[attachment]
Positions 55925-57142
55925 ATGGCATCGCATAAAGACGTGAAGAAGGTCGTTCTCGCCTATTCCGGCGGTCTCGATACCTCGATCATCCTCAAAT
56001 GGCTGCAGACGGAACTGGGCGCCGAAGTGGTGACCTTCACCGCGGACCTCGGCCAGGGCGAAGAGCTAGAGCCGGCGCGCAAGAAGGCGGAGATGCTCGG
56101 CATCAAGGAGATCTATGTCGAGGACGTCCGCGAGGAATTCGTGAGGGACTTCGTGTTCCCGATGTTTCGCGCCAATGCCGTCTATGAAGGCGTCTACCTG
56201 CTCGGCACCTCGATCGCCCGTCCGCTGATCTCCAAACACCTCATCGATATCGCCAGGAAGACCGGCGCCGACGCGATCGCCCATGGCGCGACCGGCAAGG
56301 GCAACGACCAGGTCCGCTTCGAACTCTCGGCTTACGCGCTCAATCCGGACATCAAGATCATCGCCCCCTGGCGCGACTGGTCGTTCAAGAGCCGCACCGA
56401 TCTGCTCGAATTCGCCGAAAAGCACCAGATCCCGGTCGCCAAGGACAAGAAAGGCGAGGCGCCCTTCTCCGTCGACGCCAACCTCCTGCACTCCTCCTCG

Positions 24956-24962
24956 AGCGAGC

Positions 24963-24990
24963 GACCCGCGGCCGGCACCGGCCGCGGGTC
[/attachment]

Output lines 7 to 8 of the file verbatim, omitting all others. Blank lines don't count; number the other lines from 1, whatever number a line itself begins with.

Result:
56401 TCTGCTCGAATTCGCCGAAAAGCACCAGATCCCGGTCGCCAAGGACAAGAAAGGCGAGGCGCCCTTCTCCGTCGACGCCAACCTCCTGCACTCCTCCTCG

Positions 24956-24962